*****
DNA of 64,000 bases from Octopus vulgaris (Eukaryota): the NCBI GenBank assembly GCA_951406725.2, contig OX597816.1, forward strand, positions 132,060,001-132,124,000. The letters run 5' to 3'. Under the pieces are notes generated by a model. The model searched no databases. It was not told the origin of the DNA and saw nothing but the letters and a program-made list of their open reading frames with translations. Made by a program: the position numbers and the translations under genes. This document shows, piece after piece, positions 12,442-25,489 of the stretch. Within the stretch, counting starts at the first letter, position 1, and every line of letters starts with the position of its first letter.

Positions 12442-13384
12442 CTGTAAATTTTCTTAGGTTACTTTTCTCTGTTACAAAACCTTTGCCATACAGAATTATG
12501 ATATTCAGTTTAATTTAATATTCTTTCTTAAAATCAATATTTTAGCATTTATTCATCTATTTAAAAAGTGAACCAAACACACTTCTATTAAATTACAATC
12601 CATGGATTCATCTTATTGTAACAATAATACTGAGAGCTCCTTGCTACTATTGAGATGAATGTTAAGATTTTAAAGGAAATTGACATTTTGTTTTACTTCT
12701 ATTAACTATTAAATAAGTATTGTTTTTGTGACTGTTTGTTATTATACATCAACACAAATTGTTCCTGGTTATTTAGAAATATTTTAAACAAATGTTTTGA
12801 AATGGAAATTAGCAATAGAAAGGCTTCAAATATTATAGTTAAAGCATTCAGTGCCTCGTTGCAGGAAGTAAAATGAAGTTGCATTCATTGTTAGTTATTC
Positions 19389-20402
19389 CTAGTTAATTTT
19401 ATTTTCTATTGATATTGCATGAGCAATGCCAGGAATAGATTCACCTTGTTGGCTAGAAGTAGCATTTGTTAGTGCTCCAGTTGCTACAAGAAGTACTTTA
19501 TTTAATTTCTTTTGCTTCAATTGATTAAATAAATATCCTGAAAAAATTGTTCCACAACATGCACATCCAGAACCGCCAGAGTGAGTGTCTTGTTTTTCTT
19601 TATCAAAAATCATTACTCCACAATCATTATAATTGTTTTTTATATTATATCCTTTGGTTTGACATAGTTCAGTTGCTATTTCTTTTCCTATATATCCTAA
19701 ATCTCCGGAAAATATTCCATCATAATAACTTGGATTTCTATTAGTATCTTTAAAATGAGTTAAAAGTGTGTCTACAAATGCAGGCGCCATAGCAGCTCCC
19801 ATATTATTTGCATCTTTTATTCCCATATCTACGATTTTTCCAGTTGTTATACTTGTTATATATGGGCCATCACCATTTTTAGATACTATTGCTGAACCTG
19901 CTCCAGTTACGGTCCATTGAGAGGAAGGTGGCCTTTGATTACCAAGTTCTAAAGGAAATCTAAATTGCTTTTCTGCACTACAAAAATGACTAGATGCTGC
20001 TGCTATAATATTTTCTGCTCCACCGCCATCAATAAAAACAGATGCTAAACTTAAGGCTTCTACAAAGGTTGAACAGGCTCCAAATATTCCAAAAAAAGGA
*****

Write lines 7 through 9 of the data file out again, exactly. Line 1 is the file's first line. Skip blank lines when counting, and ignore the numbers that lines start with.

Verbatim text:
12801 AATGGAAATTAGCAATAGAAAGGCTTCAAATATTATAGTTAAAGCATTCAGTGCCTCGTTGCAGGAAGTAAAATGAAGTTGCATTCATTGTTAGTTATTC
Positions 19389-20402
19389 CTAGTTAATTTT